It’s Back: Senators Want EARN IT Bill to Scan All Online Messages


    by Joe Mullin, Activist Post:

    People don’t want outsiders reading their private messages—not their physical mail, not their texts, not their DMs, nothing. It’s a clear and obvious point, but one place it doesn’t seem to have reached is the U.S. Senate.

    A group of lawmakers led by Sen. Richard Blumenthal (D-CT) and Sen. Lindsey Graham (R-SC) have re-introduced the EARN IT Act, an incredibly unpopular bill from 2020 that was dropped in the face of overwhelming opposition. Let’s be clear: the new EARN IT Act would pave the way for a massive new surveillance system, run by private companies, that would roll back some of the most important privacy and security features in technology used by people around the globe.

    TRUTH LIVES on at

    It’s a framework for private actors to scan every message sent online and report violations to law enforcement. And it might not stop there. The EARN IT Act could ensure that anything hosted online—backups, websites, cloud photos, and more—is scanned.


    New Internet Rules, From Juneau to Jackson

    The bill empowers every U.S. state or territory to create sweeping new Internet regulations, by stripping away the critical legal protections for websites and apps that currently prevent such a free-for-all—specifically, Section 230. The states will be allowed to pass whatever type of law they want to hold private companies liable, as long as they somehow relate their new rules to online child abuse.

    The goal is to get states to pass laws that will punish companies when they deploy end-to-end encryption, or offer other encrypted services. This includes messaging services like WhatsApp, Signal, and iMessage, as well as web hosts like Amazon Web Services. We know that EARN IT aims to spread the use of tools to scan against law enforcement databases because the bill’s sponsors have said so. In a “Myths and Facts” document distributed by the bill’s proponents, it even names the government-approved software that they could mandate (PhotoDNA, a Microsoft program with an API that reports directly to law enforcement databases).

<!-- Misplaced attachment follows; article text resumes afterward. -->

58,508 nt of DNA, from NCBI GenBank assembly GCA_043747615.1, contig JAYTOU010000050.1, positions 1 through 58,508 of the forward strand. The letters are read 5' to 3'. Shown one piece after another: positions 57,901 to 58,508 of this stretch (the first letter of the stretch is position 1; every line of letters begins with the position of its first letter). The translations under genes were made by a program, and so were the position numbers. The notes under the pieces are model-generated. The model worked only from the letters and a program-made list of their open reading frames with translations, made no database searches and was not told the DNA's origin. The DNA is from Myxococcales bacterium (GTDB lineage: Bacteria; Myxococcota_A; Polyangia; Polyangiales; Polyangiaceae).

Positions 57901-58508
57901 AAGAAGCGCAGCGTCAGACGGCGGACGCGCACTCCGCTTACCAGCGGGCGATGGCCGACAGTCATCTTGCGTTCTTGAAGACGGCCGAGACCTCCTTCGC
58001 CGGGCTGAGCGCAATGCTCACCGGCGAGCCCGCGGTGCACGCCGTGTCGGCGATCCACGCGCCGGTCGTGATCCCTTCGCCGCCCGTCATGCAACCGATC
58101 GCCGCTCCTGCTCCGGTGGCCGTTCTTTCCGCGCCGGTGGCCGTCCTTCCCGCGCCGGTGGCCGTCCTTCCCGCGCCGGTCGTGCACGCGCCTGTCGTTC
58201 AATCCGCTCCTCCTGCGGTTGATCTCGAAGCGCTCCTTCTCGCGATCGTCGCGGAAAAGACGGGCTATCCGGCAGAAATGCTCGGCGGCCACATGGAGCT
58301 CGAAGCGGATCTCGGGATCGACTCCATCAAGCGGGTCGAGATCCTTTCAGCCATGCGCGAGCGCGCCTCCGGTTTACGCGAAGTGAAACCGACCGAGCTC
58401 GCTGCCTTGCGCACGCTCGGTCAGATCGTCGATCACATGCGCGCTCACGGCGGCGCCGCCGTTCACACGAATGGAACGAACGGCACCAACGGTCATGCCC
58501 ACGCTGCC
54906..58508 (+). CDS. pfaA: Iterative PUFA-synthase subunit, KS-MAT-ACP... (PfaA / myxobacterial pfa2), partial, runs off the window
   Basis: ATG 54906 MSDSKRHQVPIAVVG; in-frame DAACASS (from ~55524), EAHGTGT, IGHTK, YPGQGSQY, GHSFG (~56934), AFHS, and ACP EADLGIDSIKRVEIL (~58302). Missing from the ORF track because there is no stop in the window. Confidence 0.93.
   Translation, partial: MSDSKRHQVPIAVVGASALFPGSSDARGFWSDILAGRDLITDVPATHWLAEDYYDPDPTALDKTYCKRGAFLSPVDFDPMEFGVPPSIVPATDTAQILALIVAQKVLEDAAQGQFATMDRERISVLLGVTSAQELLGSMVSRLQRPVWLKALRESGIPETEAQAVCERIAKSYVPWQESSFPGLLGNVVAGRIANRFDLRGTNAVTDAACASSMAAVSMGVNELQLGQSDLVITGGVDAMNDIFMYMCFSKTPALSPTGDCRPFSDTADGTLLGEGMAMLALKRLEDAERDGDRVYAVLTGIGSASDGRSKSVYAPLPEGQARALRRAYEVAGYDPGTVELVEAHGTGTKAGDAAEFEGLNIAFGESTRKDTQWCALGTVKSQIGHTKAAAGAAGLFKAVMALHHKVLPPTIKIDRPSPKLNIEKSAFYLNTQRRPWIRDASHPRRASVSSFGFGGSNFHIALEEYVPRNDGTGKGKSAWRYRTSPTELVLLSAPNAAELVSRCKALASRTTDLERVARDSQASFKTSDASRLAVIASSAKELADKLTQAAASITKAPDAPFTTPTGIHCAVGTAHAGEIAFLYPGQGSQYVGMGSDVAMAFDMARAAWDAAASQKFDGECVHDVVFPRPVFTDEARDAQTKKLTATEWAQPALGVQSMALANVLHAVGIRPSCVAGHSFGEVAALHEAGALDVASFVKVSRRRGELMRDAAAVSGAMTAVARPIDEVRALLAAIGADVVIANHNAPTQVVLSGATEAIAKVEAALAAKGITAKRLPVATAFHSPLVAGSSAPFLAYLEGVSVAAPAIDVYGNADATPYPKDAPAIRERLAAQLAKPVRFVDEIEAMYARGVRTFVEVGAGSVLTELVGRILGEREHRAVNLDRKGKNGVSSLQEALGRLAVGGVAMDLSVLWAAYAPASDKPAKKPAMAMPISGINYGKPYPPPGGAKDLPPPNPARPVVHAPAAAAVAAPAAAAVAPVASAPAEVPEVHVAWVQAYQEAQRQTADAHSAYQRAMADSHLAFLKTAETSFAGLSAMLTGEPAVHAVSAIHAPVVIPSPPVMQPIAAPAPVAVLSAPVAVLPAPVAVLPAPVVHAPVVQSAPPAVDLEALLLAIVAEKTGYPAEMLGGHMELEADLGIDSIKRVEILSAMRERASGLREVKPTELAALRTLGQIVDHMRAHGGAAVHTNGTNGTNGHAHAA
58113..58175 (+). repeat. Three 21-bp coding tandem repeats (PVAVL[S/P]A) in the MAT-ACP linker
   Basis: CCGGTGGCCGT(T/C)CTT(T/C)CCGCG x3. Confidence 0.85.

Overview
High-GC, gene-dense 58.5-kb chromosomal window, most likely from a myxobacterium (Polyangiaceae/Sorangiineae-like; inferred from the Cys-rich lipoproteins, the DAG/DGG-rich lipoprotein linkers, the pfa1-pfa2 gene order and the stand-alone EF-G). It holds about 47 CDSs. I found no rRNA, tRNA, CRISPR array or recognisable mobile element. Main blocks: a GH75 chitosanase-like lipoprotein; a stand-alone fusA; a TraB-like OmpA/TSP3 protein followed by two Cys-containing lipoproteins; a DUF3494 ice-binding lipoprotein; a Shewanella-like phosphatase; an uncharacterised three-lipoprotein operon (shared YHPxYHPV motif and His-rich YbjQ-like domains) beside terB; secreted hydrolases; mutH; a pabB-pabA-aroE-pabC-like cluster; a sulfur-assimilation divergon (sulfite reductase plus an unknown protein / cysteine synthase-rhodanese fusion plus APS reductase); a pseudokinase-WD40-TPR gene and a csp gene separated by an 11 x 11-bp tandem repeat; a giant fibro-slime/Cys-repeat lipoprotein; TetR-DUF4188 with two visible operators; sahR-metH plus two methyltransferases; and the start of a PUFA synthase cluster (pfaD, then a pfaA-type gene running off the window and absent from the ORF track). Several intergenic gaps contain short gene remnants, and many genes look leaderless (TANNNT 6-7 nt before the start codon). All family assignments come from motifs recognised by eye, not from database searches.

The document also attacks Amazon for not scanning enough of its content. Since Amazon is the home of Amazon Web Services, host of a huge number of websites, that implies the bill’s aim is to ensure that anything hosted online gets scanned.

    Separately, the bill creates a 19-person federal commission, dominated by law enforcement agencies, which will lay out voluntary “best practices” for attacking the problem of online child abuse. Regardless of whether state legislatures take their lead from that commission, or from the bill’s sponsors themselves, we know where the road will end. Online service providers, even the smallest ones, will be compelled to scan user content, with government-approved software like PhotoDNA. If EARN IT supporters succeed in getting large platforms like Cloudflare and Amazon Web Services to scan, they might not even need to compel smaller websites—the government will already have access to the user data, through the platform.

    A provision of the bill that purports to protect services using encryption (Section 5, Page 16) doesn’t come close to getting the job done. State prosecutors or private attorneys would be able to drag an online service provider into court over accusations that their users committed crimes, then use the fact that the service chose to use encryption as evidence against them—a strategy that’s specifically allowed under EARN IT.

    It’s hard to imagine anyone daring to use this supposed defense of encryption. Instead, they’ll simply do what the bill sponsors are demanding—break end-to-end encryption and use the government-approved scanning software. Just as bad, providers of services like backup and cloud storage who don’t currently offer user-controlled encryption are even less likely to protect their users by introducing new security features, because they will risk liability under EARN IT.

    A Lot of Scanning, Not A Lot of Protection

    Senators supporting the EARN IT Act say they need new tools to prosecute cases over child sexual abuse material, or CSAM. But the methods proposed by EARN IT take aim at the security and privacy of everything hosted on the Internet.

    Read More @